Takata airbags recall in Australia adds 1M vehicles to list

By @chelean on
The logo of Takata Corp is seen on its display at a showroom for vehicles in Tokyo, Japan, February 9, 2017. Picture taken February 9, 2017.
The logo of Takata Corp is seen on its display at a showroom for vehicles in Tokyo, Japan, February 9, 2017. Picture taken February 9, 2017. Reuters/Toru Hanai

More than 1 million cars in Australia will be recalled because of defective Takata airbags. The Australian Competition and Consumer Commission (ACCC) has published the list of vehicles affected by the recall, which now adds to about 4 million.

The list adds the Mercedes Benz C Class, Audi A5, Ford Mondeo, Volkswagen Gold and Toyota Yaris among others. The compulsory recall, issued by Assistant to the Treasurer Michael Sukkar, was based on extensive evidence provided by the ACCC, which includes a reasonably foreseeable use of vehicles with defective Takata airbags, as well as one or more suppliers of vehicles with the defective airbags have not taken satisfactory action to prevent possible injuries.

It requires suppliers of defective Takata airbags to replace those parts by Dec. 31, 2010, or later in some instances approved by the ACCC. Some of the vehicles in the list will be recalled immediately, while others will be scheduled on a rolling basis. The list of vehicles affected and their scheduled recall initiation dates can be found here.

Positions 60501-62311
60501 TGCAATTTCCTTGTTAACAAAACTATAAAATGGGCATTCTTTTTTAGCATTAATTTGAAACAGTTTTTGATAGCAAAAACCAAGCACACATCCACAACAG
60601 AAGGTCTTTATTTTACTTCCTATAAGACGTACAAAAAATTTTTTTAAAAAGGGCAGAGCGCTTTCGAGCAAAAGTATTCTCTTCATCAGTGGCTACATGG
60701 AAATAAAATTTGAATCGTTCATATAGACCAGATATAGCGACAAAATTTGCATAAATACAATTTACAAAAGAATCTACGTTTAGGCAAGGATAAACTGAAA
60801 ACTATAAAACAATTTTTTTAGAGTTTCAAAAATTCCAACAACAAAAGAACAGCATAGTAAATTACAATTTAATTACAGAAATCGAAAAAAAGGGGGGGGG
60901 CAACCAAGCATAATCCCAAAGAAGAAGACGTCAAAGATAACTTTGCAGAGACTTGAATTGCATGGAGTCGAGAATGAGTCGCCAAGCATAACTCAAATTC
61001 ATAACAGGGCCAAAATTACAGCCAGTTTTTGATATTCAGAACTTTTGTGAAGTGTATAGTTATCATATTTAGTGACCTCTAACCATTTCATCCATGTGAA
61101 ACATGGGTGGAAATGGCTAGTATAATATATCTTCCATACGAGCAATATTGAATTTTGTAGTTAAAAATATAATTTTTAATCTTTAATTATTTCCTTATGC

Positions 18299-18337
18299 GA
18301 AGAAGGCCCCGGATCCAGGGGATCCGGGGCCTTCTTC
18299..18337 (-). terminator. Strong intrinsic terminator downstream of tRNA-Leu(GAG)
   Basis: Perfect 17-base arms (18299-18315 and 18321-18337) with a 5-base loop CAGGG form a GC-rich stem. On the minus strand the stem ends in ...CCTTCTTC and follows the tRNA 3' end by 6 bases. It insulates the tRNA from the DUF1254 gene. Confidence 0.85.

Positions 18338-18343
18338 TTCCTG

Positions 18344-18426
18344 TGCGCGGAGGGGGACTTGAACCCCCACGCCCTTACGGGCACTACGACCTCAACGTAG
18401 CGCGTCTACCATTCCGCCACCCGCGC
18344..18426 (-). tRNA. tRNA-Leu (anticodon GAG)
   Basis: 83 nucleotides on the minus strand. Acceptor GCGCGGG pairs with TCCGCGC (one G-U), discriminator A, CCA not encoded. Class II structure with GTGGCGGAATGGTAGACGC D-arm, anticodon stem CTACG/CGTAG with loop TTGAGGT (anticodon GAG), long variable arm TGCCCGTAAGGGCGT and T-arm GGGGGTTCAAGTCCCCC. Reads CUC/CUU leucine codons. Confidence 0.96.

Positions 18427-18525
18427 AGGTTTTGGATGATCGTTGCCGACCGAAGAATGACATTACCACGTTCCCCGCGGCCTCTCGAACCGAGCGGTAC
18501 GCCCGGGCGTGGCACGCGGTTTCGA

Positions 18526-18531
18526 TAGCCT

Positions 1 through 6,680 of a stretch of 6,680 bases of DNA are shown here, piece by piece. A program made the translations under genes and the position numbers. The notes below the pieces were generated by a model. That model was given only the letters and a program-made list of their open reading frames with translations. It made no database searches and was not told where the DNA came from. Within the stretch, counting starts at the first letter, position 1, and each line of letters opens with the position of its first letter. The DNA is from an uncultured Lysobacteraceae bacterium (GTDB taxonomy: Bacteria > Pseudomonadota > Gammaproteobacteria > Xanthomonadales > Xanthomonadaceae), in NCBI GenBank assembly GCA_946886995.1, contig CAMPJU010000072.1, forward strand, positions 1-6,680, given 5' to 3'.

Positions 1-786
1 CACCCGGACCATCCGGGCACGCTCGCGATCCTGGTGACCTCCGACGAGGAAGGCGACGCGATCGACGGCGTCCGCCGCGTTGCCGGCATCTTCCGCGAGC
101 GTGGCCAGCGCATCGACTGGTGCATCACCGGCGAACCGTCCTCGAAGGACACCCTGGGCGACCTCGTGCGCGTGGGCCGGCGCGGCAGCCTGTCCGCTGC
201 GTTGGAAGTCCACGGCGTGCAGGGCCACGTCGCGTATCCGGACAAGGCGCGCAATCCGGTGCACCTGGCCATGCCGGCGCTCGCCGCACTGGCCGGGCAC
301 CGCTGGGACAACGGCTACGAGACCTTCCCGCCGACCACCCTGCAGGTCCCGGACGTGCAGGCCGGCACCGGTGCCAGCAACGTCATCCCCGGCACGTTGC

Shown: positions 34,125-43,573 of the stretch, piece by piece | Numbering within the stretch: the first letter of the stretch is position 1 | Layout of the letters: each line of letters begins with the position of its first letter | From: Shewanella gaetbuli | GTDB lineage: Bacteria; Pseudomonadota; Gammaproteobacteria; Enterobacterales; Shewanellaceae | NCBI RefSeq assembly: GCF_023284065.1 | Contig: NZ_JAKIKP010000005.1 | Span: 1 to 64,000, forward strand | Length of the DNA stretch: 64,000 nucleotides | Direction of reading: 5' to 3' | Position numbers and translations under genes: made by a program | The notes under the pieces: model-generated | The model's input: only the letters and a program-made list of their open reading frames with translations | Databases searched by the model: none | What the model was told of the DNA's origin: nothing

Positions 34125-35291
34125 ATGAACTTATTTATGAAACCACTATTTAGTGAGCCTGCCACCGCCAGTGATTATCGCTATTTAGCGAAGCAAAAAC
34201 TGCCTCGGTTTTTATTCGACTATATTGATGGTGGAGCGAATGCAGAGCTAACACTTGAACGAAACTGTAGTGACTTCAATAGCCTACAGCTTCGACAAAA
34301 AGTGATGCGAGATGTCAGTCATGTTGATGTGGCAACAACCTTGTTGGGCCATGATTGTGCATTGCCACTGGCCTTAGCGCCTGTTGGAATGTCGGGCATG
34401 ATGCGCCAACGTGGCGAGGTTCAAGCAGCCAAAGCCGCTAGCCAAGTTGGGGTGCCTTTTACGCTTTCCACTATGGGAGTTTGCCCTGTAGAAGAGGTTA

The ACCC added that there are still 25,000 of the older Takata airbags, known as “alpha bags” and are deemed to be the most dangerous, on the road.

“The alpha airbags really are incredibly worrying, there was a fault in the manufacturing of some airbags in the early 2000s and there is a much greater chance that they will deploy and harm or kill people than the other airbags,” ACCC deputy chair Delia Rickard was quoted by the ABC as saying. “If you have an alpha bag, what you need to do is stop driving it immediately, contact your manufacturer or dealer, arrange for them to come and tow it away, do not drive that bag.”

According to AAP, about 2.8 million vehicles were under “active recall” at the end of April. This means that consumers had been or were being contacted. Of those vehicles, 1.9 million have already had their airbags replaced, which leaves 900,000 vehicles yet to be completed.

There have been 23 reported deaths and 230 injuries worldwide caused by the Takata airbags. In Australia, there is one death and one serious injury reported to date.

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